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First water investment fall for three years

INVESTMENT IN the water sector has fallen for the first time since 1996, according to the industry regulator Ofwat.

Capital investment in water and sewerage infrastructure fell by 3% to £3.7bn in the year to March 1999 according to Ofwat's financial performance and expenditure report, released this week. The decline was driven by a steep fall in the construction of new facilities for water supply, which dropped 14% to £1.3bn.

In contrast, expenditure on sewerage infrastructure, including renewals, rose 4% to £2.1bn.

Ofwat claimed that the drop in investment was because 'the expenditure programmes to improve security of supply that began in 1996-97 have been completed'. However, the report also points to 'greater efficiencies' in capital programmes which have produced savings of 'over 15% for the 1995-2000 period'.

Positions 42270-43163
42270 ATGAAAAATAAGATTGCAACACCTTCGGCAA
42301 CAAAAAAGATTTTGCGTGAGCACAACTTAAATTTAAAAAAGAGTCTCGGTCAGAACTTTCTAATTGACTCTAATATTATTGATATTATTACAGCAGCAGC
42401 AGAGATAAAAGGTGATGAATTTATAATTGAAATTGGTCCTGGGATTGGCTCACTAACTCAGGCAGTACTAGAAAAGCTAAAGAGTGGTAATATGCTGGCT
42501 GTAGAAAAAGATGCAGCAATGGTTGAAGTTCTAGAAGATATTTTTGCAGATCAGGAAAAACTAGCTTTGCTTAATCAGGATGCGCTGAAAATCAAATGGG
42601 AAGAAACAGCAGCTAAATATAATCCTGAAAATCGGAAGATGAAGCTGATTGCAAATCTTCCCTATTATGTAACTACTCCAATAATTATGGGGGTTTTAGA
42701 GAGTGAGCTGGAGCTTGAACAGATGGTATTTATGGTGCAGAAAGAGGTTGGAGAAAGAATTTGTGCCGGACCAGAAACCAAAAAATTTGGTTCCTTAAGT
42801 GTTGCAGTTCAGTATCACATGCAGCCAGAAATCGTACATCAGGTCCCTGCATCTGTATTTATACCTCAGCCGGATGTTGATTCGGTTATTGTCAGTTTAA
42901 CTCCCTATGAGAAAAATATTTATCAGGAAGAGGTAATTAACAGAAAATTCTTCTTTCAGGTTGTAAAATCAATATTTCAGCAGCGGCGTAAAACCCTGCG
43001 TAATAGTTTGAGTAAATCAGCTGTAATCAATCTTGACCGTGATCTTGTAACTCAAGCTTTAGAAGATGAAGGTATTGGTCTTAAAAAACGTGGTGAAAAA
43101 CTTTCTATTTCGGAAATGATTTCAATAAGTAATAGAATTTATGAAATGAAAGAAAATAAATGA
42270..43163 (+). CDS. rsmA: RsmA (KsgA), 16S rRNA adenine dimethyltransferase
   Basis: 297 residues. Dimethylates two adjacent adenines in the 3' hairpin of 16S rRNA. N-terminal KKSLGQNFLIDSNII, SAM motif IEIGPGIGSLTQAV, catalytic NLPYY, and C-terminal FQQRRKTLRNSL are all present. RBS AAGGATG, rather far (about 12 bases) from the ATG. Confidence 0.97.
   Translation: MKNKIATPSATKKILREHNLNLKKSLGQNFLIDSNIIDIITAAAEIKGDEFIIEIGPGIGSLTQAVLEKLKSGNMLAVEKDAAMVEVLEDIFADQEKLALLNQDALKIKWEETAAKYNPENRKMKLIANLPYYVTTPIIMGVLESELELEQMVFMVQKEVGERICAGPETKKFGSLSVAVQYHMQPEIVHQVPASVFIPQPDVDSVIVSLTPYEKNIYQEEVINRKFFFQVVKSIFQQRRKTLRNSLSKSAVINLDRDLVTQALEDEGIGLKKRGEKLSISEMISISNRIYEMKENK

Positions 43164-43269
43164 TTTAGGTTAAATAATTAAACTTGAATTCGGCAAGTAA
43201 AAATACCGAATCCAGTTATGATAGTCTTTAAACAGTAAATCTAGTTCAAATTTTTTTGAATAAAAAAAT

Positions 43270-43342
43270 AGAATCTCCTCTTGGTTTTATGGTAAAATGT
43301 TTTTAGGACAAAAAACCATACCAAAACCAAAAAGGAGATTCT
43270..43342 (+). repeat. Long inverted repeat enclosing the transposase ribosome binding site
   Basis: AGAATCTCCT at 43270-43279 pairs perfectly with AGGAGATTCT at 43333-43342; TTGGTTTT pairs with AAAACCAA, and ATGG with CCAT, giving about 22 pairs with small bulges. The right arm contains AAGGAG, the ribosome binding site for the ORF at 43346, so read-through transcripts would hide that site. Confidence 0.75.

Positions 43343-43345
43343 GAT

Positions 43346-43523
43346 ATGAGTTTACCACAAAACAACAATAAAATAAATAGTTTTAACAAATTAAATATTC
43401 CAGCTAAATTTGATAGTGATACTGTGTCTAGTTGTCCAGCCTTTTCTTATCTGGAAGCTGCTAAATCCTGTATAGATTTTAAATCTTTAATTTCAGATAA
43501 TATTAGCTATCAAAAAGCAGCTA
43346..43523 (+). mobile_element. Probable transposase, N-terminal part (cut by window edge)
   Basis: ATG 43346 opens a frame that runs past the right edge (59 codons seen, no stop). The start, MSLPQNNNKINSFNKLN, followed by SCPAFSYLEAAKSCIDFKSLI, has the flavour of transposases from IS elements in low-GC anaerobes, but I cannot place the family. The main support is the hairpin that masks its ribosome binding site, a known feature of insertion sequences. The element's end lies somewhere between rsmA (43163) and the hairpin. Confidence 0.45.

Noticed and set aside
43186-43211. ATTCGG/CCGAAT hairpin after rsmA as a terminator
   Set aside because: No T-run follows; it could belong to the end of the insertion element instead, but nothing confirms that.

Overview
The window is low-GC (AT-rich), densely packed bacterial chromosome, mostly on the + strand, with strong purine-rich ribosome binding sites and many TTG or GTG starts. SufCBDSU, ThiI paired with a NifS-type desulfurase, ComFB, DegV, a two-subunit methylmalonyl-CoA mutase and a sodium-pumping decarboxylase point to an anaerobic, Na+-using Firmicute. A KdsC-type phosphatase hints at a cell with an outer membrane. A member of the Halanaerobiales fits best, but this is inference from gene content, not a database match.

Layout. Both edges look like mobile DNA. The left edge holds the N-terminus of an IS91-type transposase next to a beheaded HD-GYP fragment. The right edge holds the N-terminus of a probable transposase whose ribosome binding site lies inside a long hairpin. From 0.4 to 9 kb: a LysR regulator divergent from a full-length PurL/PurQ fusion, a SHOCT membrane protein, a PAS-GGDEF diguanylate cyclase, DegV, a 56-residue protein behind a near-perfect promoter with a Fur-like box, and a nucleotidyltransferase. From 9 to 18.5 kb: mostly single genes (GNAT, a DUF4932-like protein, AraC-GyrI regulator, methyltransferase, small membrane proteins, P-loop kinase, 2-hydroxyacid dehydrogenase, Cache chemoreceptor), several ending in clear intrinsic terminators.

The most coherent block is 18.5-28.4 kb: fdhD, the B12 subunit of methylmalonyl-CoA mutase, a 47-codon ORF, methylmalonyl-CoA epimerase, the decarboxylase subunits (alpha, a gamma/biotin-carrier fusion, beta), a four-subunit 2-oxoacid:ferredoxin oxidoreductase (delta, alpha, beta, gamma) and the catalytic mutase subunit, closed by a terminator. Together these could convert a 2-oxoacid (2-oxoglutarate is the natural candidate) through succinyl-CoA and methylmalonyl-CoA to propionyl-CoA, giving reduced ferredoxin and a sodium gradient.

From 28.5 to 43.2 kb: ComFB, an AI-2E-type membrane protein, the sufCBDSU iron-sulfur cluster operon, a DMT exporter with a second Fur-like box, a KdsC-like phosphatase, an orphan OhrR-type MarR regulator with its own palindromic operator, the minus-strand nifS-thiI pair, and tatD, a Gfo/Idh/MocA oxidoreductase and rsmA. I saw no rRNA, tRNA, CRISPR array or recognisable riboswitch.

The Ofwat report claims these savings will be passed on to customers, a controversial point with water companies who question the Regulators' calculations (NCE 7 January).

When expenditure is analysed by purpose, the report reveals that the maintenance of surface assets and work to balance supply and demand declined most in 1998/99, falling by 11% and 13% respectively.

The biggest increases were in the maintenance of underground assets (8%) and quality enhancement programmes (6%).

The report records that 'difficulties' being faced by water companies in acquiring land and planning permission for 'a number of large coastal sewerage treatment schemes' were continuing, particularly in the Southern Water region. According to the report 'this will almost certainly mean that deadlines will be breached'.

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